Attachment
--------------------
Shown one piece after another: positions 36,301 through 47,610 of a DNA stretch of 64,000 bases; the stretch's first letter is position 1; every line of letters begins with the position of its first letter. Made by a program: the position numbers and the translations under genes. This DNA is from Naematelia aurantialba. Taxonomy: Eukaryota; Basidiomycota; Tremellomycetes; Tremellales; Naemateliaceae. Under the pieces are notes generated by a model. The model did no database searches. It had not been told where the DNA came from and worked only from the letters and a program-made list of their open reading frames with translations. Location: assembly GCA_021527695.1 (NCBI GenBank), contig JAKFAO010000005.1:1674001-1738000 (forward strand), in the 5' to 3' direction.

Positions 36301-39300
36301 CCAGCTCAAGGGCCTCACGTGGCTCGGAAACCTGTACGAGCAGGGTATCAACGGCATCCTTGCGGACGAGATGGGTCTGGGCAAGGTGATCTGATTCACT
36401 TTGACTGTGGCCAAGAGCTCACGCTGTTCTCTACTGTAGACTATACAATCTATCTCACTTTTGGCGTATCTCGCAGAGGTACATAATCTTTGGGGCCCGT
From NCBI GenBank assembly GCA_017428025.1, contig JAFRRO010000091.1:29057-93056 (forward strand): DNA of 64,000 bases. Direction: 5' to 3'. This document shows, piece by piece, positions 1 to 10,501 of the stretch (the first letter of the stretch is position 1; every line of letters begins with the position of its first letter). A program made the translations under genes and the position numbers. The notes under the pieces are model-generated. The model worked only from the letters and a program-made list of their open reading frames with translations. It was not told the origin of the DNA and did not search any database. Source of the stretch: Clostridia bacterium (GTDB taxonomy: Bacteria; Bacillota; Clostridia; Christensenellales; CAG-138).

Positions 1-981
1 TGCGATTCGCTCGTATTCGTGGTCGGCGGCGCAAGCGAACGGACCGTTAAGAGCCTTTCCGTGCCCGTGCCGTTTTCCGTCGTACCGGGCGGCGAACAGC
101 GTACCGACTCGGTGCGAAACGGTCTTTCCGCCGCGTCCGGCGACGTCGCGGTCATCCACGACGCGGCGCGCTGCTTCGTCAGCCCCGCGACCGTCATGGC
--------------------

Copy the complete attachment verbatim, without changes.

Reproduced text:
Shown one piece after another: positions 36,301 through 47,610 of a DNA stretch of 64,000 bases; the stretch's first letter is position 1; every line of letters begins with the position of its first letter. Made by a program: the position numbers and the translations under genes. This DNA is from Naematelia aurantialba. Taxonomy: Eukaryota; Basidiomycota; Tremellomycetes; Tremellales; Naemateliaceae. Under the pieces are notes generated by a model. The model did no database searches. It had not been told where the DNA came from and worked only from the letters and a program-made list of their open reading frames with translations. Location: assembly GCA_021527695.1 (NCBI GenBank), contig JAKFAO010000005.1:1674001-1738000 (forward strand), in the 5' to 3' direction.

Positions 36301-39300
36301 CCAGCTCAAGGGCCTCACGTGGCTCGGAAACCTGTACGAGCAGGGTATCAACGGCATCCTTGCGGACGAGATGGGTCTGGGCAAGGTGATCTGATTCACT
36401 TTGACTGTGGCCAAGAGCTCACGCTGTTCTCTACTGTAGACTATACAATCTATCTCACTTTTGGCGTATCTCGCAGAGGTACATAATCTTTGGGGCCCGT
From NCBI GenBank assembly GCA_017428025.1, contig JAFRRO010000091.1:29057-93056 (forward strand): DNA of 64,000 bases. Direction: 5' to 3'. This document shows, piece by piece, positions 1 to 10,501 of the stretch (the first letter of the stretch is position 1; every line of letters begins with the position of its first letter). A program made the translations under genes and the position numbers. The notes under the pieces are model-generated. The model worked only from the letters and a program-made list of their open reading frames with translations. It was not told the origin of the DNA and did not search any database. Source of the stretch: Clostridia bacterium (GTDB taxonomy: Bacteria; Bacillota; Clostridia; Christensenellales; CAG-138).

Positions 1-981
1 TGCGATTCGCTCGTATTCGTGGTCGGCGGCGCAAGCGAACGGACCGTTAAGAGCCTTTCCGTGCCCGTGCCGTTTTCCGTCGTACCGGGCGGCGAACAGC
101 GTACCGACTCGGTGCGAAACGGTCTTTCCGCCGCGTCCGGCGACGTCGCGGTCATCCACGACGCGGCGCGCTGCTTCGTCAGCCCCGCGACCGTCATGGC